Using fear

Threatening someone directly, for example, by threatening to hurt them or their family, is a way to exert control. The perpetrator uses fear to get what they want.

Passive-aggressive behavior

This means indirectly expressing discontent without openly addressing it. It can include making snide or sarcastic comments, ignoring or avoiding another person, or being uncooperative.


When a person lies, they are shaping your perception of something, and therefore this is a form of manipulation. Lying is only gaslighting when the victim already has a certain perception, and the perpetrator lies to distort or confuse this perception. If the victim does not have a particular perception, it is purely lying, not gaslighting. 

For example, if you do not know where your partner was and they tell you “I was at the gym” when really they were with another person, this is lying. If you know they were with another person and when you confront them they tell you “that’s not true, I was at the gym”, this is gaslighting.

Examples Of Gaslighting As A Form Of Manipulation

Gaslighting describes a variety of behaviors that confuse and distort the victim’s perception, memory, and sense of reality. The perpetrator’s aim is to control the victim and avoid taking responsibility.

An example of gaslighting in a romantic relationship is when a person is caught being unfaithful and the perpetrator denies this, even in the face of clear evidence. They might say, “no, that did not happen” or “that wasn’t me” or “you are imagining things again.” The perpetrator might accuse the victim of being jealous and insecure to shut down their argument.

If the perpetrator has no way of denying or lying about it, they might try to turn the tables, for example, “what about that time you flirted with the waitress? I didn’t say anything that time. I never know what you’re up to – you’re probably cheating on me”. Or they might play the victim “I only did that because you never pay me any attention.”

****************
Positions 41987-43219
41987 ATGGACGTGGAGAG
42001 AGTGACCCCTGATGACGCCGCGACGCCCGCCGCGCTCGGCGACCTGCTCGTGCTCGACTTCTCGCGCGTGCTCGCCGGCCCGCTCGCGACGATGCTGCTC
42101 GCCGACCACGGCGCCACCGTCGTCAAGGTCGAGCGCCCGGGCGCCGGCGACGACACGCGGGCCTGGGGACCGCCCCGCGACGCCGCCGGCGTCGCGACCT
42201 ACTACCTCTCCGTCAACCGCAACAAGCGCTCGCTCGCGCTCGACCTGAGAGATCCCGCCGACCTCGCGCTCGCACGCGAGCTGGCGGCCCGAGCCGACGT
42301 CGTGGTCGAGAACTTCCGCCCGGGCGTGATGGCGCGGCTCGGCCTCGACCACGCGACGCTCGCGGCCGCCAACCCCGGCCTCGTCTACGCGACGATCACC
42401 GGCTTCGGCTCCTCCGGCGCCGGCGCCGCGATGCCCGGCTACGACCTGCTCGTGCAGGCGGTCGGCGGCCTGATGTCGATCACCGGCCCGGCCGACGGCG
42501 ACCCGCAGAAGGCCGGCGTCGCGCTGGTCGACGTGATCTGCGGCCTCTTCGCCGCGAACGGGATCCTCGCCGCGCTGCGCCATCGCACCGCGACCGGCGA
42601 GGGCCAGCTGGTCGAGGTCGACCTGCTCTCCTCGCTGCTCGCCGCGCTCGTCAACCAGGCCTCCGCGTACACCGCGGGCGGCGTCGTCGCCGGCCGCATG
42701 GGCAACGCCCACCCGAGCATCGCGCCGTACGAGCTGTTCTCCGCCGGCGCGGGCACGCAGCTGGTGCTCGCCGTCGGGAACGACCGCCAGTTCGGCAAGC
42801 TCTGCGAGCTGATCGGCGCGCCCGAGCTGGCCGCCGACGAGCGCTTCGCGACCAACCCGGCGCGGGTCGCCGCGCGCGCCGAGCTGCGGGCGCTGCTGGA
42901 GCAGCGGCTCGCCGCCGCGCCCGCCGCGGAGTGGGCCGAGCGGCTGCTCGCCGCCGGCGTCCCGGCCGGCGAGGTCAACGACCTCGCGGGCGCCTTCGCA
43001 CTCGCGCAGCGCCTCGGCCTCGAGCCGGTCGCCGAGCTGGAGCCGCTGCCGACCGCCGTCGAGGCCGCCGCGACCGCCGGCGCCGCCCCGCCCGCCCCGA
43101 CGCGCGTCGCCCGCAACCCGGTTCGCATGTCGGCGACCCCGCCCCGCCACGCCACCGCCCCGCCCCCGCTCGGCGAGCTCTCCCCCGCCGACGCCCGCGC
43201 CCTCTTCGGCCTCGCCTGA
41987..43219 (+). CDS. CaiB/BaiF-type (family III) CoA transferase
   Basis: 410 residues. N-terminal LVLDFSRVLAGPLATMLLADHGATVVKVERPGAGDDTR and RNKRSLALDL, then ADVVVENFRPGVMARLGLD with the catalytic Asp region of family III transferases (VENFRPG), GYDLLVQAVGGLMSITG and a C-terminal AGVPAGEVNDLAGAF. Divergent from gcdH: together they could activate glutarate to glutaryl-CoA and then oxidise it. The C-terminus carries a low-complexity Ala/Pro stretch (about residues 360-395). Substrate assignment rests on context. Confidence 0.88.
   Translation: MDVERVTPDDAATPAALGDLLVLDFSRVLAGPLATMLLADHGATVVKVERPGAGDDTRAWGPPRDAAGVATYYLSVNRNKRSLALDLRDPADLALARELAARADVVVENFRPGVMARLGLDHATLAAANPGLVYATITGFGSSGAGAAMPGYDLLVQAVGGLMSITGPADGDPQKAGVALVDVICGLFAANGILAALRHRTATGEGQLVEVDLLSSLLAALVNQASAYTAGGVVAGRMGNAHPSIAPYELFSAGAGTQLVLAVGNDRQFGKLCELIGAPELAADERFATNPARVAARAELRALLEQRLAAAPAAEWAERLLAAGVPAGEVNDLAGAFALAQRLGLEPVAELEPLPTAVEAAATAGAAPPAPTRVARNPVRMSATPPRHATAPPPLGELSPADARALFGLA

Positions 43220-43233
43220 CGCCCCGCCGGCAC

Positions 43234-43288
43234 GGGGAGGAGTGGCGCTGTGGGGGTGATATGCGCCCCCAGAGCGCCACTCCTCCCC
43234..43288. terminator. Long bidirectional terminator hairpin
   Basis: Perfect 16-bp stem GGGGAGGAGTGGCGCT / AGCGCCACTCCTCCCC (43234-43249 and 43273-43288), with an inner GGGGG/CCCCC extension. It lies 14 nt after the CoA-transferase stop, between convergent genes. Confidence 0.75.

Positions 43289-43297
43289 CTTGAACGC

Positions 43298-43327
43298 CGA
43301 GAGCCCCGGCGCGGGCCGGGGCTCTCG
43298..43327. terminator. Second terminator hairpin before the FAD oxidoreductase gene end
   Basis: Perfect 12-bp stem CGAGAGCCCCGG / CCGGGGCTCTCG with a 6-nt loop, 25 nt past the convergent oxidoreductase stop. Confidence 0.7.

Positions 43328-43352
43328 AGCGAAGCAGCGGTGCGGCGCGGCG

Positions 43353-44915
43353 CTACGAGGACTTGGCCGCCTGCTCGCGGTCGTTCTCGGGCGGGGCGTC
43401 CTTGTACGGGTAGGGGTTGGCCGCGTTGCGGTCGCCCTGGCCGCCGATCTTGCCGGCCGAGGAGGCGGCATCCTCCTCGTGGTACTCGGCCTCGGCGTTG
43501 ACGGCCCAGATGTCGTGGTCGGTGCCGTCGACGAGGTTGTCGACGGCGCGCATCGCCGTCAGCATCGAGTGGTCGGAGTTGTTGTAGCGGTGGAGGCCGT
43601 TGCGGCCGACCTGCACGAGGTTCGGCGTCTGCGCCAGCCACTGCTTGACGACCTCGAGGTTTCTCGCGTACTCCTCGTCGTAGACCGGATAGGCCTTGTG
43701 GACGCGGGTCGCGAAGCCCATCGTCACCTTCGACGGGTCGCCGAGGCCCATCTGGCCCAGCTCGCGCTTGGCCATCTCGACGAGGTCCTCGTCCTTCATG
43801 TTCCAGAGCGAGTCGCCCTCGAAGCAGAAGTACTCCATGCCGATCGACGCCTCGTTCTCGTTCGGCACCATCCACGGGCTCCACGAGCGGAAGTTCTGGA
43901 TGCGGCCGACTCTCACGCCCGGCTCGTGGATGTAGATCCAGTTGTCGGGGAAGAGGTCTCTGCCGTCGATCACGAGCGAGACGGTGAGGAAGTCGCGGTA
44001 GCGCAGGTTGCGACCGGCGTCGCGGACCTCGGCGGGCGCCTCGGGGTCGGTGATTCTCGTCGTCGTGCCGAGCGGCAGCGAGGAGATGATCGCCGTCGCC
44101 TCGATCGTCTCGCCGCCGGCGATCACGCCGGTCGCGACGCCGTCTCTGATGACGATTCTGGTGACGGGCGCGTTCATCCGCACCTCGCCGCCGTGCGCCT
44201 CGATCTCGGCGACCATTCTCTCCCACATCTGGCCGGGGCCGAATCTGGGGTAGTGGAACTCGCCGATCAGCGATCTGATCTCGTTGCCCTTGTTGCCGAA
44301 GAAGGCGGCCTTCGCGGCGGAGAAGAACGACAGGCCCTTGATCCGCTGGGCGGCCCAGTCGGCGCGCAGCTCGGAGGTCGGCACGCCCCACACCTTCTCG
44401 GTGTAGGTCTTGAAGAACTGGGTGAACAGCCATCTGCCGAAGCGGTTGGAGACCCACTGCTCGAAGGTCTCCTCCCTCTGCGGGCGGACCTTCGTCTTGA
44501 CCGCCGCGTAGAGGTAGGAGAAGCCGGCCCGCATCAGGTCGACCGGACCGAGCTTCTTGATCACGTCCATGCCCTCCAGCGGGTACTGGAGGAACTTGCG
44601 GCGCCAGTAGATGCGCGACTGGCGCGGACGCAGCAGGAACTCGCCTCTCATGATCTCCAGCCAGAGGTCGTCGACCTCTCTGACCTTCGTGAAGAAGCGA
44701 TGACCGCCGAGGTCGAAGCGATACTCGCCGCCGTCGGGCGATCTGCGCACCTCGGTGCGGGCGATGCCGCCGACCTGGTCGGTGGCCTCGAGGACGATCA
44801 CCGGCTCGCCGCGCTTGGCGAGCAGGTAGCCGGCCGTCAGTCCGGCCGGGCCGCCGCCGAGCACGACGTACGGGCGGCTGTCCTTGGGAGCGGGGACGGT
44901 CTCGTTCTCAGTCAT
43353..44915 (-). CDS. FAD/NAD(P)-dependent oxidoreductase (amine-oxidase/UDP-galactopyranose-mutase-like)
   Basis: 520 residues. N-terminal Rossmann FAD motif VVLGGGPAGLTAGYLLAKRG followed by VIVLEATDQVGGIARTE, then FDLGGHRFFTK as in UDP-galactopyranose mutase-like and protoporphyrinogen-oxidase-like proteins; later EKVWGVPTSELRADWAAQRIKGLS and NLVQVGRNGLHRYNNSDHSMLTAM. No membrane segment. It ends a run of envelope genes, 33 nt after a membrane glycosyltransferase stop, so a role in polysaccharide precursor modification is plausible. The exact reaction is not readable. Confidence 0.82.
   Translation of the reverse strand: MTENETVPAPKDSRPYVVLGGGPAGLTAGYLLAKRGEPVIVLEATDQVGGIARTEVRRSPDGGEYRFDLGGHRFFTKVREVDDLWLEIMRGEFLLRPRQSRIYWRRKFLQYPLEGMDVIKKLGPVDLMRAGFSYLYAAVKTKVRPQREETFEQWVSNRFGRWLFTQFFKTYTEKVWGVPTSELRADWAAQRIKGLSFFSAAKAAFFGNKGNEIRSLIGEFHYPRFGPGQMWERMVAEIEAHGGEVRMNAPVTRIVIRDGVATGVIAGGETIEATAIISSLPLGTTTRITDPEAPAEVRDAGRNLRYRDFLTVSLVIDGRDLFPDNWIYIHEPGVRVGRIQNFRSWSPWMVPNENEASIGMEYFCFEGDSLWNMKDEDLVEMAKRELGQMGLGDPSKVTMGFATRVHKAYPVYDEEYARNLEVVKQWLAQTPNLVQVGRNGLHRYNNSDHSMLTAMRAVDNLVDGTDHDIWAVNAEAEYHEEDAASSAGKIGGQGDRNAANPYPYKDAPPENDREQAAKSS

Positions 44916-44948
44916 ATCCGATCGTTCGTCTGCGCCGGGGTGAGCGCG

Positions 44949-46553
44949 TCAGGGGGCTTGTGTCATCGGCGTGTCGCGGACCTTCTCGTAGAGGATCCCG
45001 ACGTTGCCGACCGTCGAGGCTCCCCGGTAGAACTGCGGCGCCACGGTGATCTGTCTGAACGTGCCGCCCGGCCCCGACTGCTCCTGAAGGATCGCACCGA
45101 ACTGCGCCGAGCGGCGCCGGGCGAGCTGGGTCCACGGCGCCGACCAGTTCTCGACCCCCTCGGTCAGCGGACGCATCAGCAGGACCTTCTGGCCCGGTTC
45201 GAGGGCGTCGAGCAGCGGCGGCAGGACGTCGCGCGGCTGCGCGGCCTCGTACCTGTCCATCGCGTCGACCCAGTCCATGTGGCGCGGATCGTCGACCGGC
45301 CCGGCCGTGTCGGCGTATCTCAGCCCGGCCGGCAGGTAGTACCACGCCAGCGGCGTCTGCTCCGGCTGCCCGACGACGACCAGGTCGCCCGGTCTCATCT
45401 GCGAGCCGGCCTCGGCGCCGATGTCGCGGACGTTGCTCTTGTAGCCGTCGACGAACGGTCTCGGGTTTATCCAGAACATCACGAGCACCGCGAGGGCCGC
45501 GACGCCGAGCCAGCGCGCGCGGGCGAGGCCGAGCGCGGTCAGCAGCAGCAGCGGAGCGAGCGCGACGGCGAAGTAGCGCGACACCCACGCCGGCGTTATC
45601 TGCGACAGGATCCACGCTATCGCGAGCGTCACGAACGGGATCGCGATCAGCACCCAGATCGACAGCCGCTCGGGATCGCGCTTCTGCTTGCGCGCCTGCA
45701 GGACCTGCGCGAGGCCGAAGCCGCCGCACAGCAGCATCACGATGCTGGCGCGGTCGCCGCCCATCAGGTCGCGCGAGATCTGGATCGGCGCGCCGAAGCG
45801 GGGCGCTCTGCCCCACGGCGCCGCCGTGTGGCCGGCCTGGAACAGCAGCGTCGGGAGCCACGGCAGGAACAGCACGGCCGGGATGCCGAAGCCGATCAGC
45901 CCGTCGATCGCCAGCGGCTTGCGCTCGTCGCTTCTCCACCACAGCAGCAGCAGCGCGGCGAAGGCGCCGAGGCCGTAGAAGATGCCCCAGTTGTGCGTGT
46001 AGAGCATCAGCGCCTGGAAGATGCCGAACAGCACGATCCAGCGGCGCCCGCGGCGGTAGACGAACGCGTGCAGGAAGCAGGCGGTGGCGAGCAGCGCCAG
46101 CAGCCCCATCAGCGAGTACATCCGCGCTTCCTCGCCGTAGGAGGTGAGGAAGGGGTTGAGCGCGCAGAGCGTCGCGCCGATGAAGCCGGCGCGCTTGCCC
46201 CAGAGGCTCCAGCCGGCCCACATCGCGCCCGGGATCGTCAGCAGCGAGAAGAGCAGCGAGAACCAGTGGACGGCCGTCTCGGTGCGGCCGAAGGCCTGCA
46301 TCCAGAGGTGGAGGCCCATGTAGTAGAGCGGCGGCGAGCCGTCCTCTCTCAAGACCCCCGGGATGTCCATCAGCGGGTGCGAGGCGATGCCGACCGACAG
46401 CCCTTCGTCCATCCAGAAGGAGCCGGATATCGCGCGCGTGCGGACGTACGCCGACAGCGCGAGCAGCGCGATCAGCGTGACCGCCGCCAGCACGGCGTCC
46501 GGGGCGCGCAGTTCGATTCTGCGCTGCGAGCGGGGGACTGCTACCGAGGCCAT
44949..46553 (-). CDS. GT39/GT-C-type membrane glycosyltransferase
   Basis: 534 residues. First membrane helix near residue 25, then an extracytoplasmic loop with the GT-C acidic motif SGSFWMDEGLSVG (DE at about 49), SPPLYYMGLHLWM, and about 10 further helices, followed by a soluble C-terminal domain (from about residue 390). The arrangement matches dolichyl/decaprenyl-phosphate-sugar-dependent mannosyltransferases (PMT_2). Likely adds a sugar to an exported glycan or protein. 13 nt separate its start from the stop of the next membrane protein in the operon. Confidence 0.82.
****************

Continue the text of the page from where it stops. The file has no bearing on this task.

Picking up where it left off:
In this example, the gaslighter is trying to manipulate the victim into believing their narrative (“it did not happen”). If this does not work, they might try to manipulate the victim into forgiving them or turn the tables so they do not have to take responsibility for their actions.

Gaslighting can also happen in parent-child relationships. For example, if the child tells their parent they are gay, the parent might deny this reality by saying “no, you’re not” or “it’s just a phase.”

Another example is if a person reports a sexist or racist comment or behavior and is told, “you’re imagining things” or “don’t be so sensitive.”

In these scenarios, the perpetrator is trying to manipulate the victim’s experience and make them doubt their perceptions.


American Psychological Association. (2015). APA Dictionary of Psychology (2nd ed.)

Buss, D.M., Gomes, M., Higgins, D.S. & Lauterbach,. K. (1987). Tactics of manipulation. Journal of Personality and Social Psychology, 52 (6): 1219-29.

Saul Mcleod, PhD

BSc (Hons) Psychology, MRes, PhD, University of Manchester

Educator, Researcher

Saul Mcleod, Ph.D., is a qualified psychology teacher with over 18 years experience of working in further and higher education.

Anna Drescher

Mental Health Professional

BSc (Hons), Psychology, Goldsmiths University, MSc in Psychotherapy, University of Queensland

Anna Drescher is a freelance writer specializing in mental health and psychology.